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[226] twenty thousand on Sunday week, when the gunboat fleet came down the river, and was prevented by a flag of truce from reconnoitring or attacking. They were under the impression then that they could not resist an attack from the gunboats, and I have the authority of a deserter from their ranks for saying that they would have fled rather than fought. What was the object or what the result of the flag of truce I do not know.

The evacuation of the place commenced a week ago to-day. It was carried on rapidly. Every wagon within miles around was impressed to transport stores and ammunition to the depot of the Mobile and Ohio Railroad--a distance of about three miles. Civilians were entirely excluded from the camp on and after the twenty-fifth ult.

Gen. Polk left Columbus on Thursday, the twenty-seventh, for some point South, supposed to be New-Orleans.

By Sunday last all the infantry had gone. Gen. Cheatham then departed, leaving the fort in charge of about one thousand three hundred cavalry, with instructions to burn the camp and fly on the approach of the Federals. This last command left on Monday morning, having destroyed everything on the previous night. They set fire to all the stables, and burned eighteen thousand bushels of corn, and about five thousand tons of hay. They also burned a quantity of stores which had been left behind by the evacuators for want of transportation.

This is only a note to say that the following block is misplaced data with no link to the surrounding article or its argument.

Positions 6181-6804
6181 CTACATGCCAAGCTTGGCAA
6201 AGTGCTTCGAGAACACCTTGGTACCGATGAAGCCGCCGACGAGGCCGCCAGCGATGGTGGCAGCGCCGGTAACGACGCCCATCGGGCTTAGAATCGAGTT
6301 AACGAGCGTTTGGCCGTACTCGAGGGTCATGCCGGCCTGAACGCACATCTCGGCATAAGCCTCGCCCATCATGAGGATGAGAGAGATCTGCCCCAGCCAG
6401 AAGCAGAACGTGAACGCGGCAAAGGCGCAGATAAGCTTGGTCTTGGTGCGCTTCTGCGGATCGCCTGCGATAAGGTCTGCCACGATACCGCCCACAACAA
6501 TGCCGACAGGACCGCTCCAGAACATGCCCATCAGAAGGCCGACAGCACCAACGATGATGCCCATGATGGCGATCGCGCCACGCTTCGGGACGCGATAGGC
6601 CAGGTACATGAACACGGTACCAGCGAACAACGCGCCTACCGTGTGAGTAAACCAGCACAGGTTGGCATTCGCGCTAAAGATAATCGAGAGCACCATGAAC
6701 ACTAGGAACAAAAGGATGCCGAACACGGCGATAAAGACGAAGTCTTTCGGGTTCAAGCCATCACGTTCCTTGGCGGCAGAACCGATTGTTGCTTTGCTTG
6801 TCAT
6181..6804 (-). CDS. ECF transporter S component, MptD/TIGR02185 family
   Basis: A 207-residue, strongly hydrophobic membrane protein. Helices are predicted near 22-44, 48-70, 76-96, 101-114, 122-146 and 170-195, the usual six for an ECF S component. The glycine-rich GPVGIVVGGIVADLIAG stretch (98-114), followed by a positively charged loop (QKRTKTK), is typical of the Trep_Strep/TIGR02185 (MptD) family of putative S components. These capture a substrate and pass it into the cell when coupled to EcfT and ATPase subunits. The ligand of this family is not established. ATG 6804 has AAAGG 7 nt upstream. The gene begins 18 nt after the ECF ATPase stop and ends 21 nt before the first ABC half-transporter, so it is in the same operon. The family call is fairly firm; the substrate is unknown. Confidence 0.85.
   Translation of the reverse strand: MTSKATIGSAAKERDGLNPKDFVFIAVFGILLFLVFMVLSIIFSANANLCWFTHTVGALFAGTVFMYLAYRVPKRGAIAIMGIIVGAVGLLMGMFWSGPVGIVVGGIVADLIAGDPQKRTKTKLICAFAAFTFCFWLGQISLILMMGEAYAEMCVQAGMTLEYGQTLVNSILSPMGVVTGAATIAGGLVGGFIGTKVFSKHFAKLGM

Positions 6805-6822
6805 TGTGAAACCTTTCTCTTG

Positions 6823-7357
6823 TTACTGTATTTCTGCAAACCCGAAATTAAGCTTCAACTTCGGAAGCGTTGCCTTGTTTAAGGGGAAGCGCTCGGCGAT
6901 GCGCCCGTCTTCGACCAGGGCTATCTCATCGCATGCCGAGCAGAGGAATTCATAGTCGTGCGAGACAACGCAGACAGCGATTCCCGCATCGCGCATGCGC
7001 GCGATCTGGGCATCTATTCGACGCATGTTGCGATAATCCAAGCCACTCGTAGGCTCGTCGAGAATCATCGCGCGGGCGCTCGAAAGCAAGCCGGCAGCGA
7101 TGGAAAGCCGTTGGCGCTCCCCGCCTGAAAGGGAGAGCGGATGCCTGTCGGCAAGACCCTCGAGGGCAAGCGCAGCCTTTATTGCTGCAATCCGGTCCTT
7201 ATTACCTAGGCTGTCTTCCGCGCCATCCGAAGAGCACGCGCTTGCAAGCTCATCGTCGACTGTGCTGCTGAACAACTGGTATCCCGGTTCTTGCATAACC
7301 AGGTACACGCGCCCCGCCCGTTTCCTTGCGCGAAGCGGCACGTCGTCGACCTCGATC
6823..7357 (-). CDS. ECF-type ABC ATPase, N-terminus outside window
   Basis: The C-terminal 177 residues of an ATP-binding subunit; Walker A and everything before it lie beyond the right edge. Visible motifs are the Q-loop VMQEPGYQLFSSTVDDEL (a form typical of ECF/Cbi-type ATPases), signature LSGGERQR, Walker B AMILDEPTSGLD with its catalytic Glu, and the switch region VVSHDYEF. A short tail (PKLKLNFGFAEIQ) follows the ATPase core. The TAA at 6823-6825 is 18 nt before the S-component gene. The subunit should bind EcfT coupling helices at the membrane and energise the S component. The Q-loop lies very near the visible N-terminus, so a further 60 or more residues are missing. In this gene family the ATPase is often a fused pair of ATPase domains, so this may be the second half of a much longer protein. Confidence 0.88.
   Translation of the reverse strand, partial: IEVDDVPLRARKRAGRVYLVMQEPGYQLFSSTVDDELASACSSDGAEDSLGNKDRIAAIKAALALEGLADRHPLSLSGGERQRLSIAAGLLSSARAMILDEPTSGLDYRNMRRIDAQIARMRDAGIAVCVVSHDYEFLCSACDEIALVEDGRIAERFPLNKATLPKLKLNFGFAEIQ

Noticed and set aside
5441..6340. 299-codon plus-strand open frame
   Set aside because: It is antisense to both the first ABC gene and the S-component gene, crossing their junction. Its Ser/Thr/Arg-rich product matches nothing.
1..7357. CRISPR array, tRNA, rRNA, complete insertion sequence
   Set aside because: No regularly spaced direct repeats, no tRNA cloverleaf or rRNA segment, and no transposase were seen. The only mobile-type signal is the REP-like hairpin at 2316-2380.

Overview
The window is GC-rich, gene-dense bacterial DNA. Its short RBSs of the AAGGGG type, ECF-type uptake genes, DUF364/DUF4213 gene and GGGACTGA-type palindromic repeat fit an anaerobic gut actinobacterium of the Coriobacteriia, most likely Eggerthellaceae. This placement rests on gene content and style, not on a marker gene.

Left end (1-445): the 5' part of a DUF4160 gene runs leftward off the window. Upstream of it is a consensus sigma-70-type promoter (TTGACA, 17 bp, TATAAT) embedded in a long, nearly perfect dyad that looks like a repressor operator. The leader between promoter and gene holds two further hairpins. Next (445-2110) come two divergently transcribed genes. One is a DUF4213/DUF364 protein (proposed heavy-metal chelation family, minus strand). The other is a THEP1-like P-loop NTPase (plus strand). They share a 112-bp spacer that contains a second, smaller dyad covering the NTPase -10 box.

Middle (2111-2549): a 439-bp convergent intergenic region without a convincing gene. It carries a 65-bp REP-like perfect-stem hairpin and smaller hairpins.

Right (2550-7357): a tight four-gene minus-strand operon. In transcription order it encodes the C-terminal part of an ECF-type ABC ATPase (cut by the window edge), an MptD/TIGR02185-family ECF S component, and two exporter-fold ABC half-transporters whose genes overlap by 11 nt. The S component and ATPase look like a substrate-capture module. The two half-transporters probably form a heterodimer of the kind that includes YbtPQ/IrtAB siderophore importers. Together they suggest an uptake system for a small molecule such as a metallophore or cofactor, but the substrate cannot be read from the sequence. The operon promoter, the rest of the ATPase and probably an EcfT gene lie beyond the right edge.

The troops that left Columbus went to three different places--one third to Jackson, Tenn., one third to Island No.10, and the remainder started to Nashville, but where they went to I am not informed.

The town of Columbus is a small, unimportant place, with a population, in its palmiest days, of about one thousand inhabitants. As the terminus of the Mobile and Ohio Railroad, it has a business significance that would not otherwise belong to it. It is situated in a low, flat ground, and for mud and dirt of its thoroughfares resembles Cairo. There are four large brick buildings in the town--one of them a hotel, whose principal patronage was that of railroad-passengers. We found nearly every house vacant to-day. The people were driven off last summer when the rebels took possession of the hills. There are no provisions to be had for miles around — the “Southerners” having depleted every farmer of his produce, without giving him even confederate scrip therefor. There are a few stores scattered through the streets, but they are all closed — the Davisites having “cleaned them out” also. Altogether, Columbus is one of the poorest and gloomiest towns I have come across, even in the benighted regions of Secessia.